Wilderness and wildness are not related isomorphically. Wildness is the broader category; all instances of wilderness express wildness while all instances of wildness do not express wilderness. There is more than a logical distinction between wildness and wilderness, and what begins as an analytic distinction ends as an ontological one. A more rhetorical representation of this confusion is captured by the notion of synecdoche, where, in this case, wilderness the narrower term is used for wildness the more expansive term. Although (...)
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  9.  54
    Function and Content Words Evoke Different Brain Potentials.Robert M. Chapman - 1999 - Behavioral and Brain Sciences 22 (2):282-284.
    Word class-specific differences in brain evoked potentials (EP) are discussed for connotative meaning and for function versus content words. A well-controlled experiment found matching lexical decision times for function and content words, but clear EP differences (component with maximum near 550 msec) among function words, content words, and nonwords that depended on brain site. Another EP component, with a 480 msec maximum, differentiated words (either function or content) from nonwords.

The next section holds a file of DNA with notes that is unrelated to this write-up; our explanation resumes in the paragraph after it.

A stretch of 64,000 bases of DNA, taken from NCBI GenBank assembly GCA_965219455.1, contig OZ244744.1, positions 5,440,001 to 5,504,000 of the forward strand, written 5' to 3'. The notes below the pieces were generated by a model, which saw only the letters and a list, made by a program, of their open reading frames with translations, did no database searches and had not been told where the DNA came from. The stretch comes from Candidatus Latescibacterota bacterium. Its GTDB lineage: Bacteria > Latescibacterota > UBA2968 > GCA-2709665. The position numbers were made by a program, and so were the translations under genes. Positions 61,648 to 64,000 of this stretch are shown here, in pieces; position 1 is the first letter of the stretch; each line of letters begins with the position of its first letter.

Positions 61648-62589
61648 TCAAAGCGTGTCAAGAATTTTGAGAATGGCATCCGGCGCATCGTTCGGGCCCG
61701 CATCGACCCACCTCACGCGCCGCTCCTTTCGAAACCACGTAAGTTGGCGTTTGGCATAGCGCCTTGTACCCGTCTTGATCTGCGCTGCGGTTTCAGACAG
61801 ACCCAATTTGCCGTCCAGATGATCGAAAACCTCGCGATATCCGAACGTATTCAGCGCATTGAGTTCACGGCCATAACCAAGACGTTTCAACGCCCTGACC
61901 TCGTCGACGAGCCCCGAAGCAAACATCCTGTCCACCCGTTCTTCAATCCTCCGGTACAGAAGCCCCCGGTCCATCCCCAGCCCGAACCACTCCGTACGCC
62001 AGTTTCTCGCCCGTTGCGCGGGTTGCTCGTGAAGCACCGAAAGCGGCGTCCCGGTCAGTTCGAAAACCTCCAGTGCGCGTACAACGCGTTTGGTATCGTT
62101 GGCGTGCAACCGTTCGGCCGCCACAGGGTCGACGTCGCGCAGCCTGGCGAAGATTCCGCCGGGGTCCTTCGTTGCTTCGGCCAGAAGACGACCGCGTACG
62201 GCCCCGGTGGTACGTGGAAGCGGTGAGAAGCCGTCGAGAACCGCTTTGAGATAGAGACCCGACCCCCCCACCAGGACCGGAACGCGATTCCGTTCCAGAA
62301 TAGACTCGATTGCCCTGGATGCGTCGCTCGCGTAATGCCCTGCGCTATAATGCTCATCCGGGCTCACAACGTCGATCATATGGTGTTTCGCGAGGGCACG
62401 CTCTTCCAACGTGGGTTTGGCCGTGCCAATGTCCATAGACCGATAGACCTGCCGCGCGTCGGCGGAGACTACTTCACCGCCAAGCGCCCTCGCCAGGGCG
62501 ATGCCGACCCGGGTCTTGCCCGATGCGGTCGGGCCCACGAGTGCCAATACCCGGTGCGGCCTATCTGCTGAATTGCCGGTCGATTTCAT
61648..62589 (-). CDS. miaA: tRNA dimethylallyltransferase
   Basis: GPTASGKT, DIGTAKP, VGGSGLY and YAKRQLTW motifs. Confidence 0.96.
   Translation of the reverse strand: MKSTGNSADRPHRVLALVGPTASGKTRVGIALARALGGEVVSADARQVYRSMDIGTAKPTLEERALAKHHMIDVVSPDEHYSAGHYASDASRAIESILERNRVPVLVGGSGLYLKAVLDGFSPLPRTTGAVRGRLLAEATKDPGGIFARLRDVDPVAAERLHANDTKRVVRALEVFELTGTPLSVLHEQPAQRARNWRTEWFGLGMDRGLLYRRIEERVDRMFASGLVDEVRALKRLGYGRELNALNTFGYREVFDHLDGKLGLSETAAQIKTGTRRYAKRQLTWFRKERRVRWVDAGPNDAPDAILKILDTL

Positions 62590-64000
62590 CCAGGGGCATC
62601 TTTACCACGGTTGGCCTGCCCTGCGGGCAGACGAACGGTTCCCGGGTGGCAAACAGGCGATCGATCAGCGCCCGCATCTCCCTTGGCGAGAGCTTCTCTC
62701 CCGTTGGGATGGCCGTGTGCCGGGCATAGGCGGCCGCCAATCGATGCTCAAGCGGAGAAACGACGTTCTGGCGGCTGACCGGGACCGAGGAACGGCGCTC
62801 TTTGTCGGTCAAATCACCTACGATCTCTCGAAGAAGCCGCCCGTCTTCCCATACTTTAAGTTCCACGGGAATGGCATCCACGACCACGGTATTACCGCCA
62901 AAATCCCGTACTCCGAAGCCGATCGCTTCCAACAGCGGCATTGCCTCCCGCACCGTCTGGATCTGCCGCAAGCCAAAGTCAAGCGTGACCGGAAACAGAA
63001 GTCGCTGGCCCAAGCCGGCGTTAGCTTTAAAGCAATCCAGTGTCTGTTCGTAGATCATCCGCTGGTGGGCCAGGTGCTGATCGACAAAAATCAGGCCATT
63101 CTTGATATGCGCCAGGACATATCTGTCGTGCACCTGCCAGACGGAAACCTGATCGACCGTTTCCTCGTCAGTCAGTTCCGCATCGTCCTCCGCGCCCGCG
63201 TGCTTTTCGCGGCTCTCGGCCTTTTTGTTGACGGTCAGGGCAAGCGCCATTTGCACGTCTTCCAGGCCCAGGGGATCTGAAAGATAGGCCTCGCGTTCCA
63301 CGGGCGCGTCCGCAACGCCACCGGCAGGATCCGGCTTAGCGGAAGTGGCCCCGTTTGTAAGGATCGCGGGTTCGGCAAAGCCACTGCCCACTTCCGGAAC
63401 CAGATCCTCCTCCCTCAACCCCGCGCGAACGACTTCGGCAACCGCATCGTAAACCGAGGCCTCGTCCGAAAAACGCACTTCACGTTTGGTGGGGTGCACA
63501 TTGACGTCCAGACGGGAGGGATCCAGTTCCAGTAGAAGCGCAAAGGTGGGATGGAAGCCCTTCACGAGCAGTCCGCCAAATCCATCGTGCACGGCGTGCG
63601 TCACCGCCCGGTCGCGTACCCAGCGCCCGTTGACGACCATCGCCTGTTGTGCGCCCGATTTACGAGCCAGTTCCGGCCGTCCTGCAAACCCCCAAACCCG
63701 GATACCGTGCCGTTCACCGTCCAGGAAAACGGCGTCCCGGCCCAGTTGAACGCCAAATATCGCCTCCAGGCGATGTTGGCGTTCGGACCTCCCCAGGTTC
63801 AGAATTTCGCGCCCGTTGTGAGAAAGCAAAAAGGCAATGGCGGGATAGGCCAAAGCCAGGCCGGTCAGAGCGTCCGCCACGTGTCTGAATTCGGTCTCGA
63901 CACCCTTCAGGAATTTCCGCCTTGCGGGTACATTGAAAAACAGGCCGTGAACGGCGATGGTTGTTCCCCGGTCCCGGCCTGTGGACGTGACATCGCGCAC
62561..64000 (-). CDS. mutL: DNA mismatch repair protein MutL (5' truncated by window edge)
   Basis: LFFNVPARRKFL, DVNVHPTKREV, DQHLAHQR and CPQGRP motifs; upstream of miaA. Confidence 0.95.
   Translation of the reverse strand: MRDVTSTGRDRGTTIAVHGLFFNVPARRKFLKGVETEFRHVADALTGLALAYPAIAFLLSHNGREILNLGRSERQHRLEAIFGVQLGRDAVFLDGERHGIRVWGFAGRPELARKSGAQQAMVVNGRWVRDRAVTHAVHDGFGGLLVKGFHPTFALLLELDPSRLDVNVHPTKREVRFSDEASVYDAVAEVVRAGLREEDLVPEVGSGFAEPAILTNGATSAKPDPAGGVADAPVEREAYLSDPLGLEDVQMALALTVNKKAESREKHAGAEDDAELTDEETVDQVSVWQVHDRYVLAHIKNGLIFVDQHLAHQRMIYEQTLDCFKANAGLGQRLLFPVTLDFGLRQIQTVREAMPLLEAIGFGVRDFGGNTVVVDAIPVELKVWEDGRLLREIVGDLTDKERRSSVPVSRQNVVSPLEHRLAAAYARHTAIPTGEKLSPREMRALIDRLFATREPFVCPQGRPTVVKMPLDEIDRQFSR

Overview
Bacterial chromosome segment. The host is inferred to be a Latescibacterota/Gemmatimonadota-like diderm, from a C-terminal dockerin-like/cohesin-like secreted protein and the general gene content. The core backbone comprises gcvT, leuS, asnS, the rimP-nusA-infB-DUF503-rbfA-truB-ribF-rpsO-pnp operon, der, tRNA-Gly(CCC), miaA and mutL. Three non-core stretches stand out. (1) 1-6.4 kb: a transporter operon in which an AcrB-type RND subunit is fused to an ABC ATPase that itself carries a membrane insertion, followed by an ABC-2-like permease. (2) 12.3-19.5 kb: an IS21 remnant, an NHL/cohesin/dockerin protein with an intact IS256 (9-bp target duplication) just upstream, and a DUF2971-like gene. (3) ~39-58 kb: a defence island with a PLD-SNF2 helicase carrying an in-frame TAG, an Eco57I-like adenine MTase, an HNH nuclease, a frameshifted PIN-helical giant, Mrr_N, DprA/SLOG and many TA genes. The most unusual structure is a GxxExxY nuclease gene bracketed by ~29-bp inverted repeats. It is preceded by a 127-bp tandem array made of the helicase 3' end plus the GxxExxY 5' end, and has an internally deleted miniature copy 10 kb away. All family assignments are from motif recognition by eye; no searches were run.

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  10.  24
    Changes in Two EEG Rhythms During Mental Activity.Murray Glanzer, Robert M. Chapman, William H. Clark & Henry R. Bragdon - 1964 - Journal of Experimental Psychology 68 (3):273.
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  11.  31
    Character and Environment.Robert Chapman - 2008 - Environmental Philosophy 5 (2):180-184.
  12.  17
    Environmental Ethics, Ecological Theology, and Natural Selection.Robert L. Chapman - 2005 - Environmental Philosophy 2 (2):74-76.
  13.  12
    The Effects of Crowding During Pregnancy on Offspring Emotional and Sexual Behavior in Rats.Robert Chapman, Frank Masterpasqua & Richard Lore - 1976 - Bulletin of the Psychonomic Society 7 (5):475-477.
  14.  12
    Report on Books and Articles.Elisa Aaltola, Gary Backhaus, John Murungi, Jennifer Bates, Emily Brady, Emily Brady Haapala, J. Baird Callicott & Robert L. Chapman - 2003 - Environmental Ethics 24 (2):75-91.
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  15.  14
    William R. Jordon III and George M. Lubick. Making Nature Whole: A History of Ecological Restoration.Robert L. Chapman - 2013 - Environmental Ethics 35 (3):367-370.
  16.  10
    Dual Thrust in Interpreting P3 and Memory.Robert M. Chapman - 1988 - Behavioral and Brain Sciences 11 (3):377.
  17.  13
    Reconnecting Lives to the Land: An Agenda for Critical Dialogue.Robert L. Chapman - 2011 - Ethics, Policy and Environment 14 (2):239 - 242.
    Ethics, Policy & Environment, Volume 14, Issue 2, Page 239-242, June 2011.
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  18. Other Archaeologies and Disciplines: Mortuary Analysis in the Twenty-First Century.Robert Chapman - 2003 - In Robert J. Jeske & Douglas K. Charles (eds.), Theory, Method, and Practice in Modern Archaeology. Praeger.
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  19. Urbanism in Copper and Bronze Age Iberia?Robert Chapman - 1995 - In Social Complexity and the Development of Towns in Iberia, From the Copper Age to the Second Century AD. pp. 29-46.